7/12/16: Bob Sneider: Summer at Eastman Faculty Recital

Review of Bob Sneider's faculty recital during the Summer at Eastman program.

7/12/16: Bob Sneider: Summer at Eastman Faculty Recital

Yesterday I had a chance to take in Rochester’s own guitarist Bob Sneider at his faculty recital in Hatch Hall for the Summer at Eastman series. The mostly un-amplified concert featured fellow Eastman faculty member Jeff Campbell on bass, and Doug Stone — director of jazz ensembles at the Rochester School of the Arts — on tenor saxophone.

A concert in Hatch Hall is always a treat. The sound is superb, both for the listeners and the musicians; Sneider commented during the performance that you can hear everything, including your mistakes. Both his electric and acoustic guitars were run through a small amp, but Campbell and Stone played without obvious amplification. I was impressed by the way both of them handled the hall.

Campbell played with exceptional articulation and clarity, all without sacrificing speed and taste. Campbell’s bass lines and solos follow the classical principle of tension and release, using suspensions and resolutions to navigate the chord changes or to craft a solo by making either a single note or a sequenced pattern a recurring and cyclical motif. Using grooving patterns, walking lines, or a two feel, Campbell’s expert ability to accompany in a supportive and melodic way came to the forefront.

Stone, whose power is up there with the best, played at a perfect volume while managing to keep his intensity when needed. Even though playing at this volume, he displayed phenomenal breath control, navigating 15 to 20 second phrases in his solos with a single breath. Stone made scalar and melodic runs, swinging and tuneful ideas, and patterns all seem effortless, while keeping his trademark drive and energy. Because of the acoustics of the hall, Stone kept his volume and range in check — to no detriment of the music or the listener — but really cut it loose when in their closing number. Making huge leaps from the bottom end of the saxophone to the very top, Stone still masterfully riled up the crowd while not covering up his fellow musicians.

Sneider, a local man to the core, even though he was born in Brockton, MA, embodies the Rochester vibe. His technique, both his left hand and his right hand (with a pick or finger picking on his acoustic) is impeccable and beautiful to watch. His choices and phrases are informed, well-constructed, and emotionally relevant to the tune. He is smooth, laid-back, in the moment, and gifted without a hint of pretentiousness. Whether is he ‘comping, expertly weaving and fusing a melody with chords, or opening up a standard, Bob Sneider is simply a man who knows how to get it done.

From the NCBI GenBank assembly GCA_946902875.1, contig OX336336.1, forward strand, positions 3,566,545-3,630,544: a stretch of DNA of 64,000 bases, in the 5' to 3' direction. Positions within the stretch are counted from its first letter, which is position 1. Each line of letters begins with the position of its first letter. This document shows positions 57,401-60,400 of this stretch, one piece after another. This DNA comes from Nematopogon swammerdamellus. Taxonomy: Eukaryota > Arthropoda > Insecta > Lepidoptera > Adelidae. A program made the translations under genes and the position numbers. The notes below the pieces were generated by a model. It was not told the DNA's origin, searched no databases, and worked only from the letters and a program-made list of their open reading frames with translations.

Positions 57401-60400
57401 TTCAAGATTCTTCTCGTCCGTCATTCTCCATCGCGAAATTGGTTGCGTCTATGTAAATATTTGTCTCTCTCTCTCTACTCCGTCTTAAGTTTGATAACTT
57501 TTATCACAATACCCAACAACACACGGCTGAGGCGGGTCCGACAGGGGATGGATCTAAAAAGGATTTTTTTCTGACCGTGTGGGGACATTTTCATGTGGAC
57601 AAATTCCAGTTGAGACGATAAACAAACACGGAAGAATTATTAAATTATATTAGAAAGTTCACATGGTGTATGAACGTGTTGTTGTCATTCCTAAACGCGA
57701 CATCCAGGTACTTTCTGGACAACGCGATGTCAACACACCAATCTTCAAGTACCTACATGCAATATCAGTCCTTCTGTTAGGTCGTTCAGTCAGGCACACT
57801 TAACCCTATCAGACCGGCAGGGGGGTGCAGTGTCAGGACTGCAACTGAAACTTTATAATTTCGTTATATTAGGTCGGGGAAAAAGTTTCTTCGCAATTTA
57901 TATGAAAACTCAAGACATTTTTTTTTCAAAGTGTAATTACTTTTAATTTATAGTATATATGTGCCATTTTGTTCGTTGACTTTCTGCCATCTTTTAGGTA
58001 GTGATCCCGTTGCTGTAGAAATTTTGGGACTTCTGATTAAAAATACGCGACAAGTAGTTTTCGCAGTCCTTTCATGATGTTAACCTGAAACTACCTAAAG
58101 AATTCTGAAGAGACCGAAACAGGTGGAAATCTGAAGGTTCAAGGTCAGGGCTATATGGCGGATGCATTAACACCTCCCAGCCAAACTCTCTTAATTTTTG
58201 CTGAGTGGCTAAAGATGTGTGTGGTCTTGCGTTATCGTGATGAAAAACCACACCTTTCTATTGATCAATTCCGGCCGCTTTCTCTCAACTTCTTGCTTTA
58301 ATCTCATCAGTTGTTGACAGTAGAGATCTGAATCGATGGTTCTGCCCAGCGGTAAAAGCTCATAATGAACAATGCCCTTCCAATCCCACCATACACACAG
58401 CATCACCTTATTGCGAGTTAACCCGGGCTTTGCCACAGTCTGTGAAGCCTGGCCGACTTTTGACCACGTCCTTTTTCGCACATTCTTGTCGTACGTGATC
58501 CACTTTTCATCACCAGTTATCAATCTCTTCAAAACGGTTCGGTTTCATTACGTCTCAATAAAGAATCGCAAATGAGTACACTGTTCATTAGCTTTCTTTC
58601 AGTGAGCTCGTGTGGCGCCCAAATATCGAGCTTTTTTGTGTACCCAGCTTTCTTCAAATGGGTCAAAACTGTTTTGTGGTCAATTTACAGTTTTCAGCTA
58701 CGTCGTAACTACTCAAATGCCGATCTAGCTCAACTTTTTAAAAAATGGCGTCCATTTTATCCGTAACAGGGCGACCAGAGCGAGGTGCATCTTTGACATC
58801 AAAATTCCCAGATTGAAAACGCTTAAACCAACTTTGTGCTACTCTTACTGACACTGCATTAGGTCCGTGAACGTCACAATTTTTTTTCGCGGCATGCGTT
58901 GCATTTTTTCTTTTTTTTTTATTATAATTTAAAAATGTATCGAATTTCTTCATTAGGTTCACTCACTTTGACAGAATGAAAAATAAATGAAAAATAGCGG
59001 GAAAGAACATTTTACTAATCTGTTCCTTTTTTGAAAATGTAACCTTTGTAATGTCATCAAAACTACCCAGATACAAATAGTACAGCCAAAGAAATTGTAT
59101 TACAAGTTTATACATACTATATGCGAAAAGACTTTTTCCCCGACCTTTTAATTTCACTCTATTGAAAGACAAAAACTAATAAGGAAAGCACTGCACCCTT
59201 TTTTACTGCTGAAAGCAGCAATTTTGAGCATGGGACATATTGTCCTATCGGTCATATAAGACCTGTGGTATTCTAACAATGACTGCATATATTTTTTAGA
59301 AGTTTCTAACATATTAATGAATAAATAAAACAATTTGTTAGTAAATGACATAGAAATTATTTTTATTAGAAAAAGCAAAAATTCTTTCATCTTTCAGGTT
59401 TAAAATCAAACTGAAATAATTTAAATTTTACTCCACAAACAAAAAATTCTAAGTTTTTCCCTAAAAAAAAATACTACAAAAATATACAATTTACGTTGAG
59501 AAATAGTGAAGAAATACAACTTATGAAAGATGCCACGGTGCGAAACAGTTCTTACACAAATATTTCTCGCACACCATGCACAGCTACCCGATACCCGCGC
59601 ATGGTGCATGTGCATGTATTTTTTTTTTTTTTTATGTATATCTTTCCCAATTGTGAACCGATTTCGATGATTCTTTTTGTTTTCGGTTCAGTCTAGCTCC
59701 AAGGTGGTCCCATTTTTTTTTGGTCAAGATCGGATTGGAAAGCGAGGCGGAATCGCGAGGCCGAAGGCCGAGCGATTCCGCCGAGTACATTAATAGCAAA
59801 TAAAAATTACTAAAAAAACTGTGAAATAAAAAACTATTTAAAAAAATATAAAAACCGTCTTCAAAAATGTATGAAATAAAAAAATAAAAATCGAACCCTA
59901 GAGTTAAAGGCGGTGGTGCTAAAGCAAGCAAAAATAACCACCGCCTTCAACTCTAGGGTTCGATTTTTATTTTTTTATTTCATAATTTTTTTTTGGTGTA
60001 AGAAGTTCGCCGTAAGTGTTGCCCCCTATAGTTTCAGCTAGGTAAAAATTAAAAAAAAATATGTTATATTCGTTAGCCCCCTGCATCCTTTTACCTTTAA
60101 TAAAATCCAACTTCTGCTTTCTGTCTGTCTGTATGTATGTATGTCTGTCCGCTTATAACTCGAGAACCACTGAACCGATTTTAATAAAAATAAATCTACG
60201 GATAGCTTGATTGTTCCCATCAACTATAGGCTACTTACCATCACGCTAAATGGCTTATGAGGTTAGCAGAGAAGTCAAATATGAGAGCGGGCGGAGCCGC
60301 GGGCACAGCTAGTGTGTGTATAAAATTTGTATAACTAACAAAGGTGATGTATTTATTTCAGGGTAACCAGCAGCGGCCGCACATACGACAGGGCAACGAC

Sneider also did something not as many jazzers do nowadays; playing the verse to a standard. He mentioned this himself to the audience, saying how much jazz owes to 1930’s – 1940’s Broadway and movies for providing the jazz community the foundation to play and improvise. He approached all of these with thoughtfulness and care, making sure that they served their purpose; simple but lovely introductory material that provides musical and emotional context to the more-familiar chorus. His modal approach to some of these opens, whether on the electric or acoustic, felt natural and ear-catching, cerebral without being “in your face,” and occasionally recalling the arcane sound of the Lydian and Phyrgian modes while still sounding modern.

In this concert, Sneider and the gang played standards, playing two groups of tunes intermixed with standalone numbers. One set had two tunes or guitar legend Jim Hall, “It’s Nice to be With You” and “Waltz New,” and another set of three tunes by famed movie composer (most notably of “Pink Panther” and “Days of Wine and Roses” fame) Henry Mancini’s “Two for the Road,” “Moon River,” and “Dreamsville.” They rounded out the concert with compositions by Herbie Hancock’s “Dolphin Dance,” Cole Porter’s “You Do Something To Me,” and Kenny Barron’s “Voyage.”

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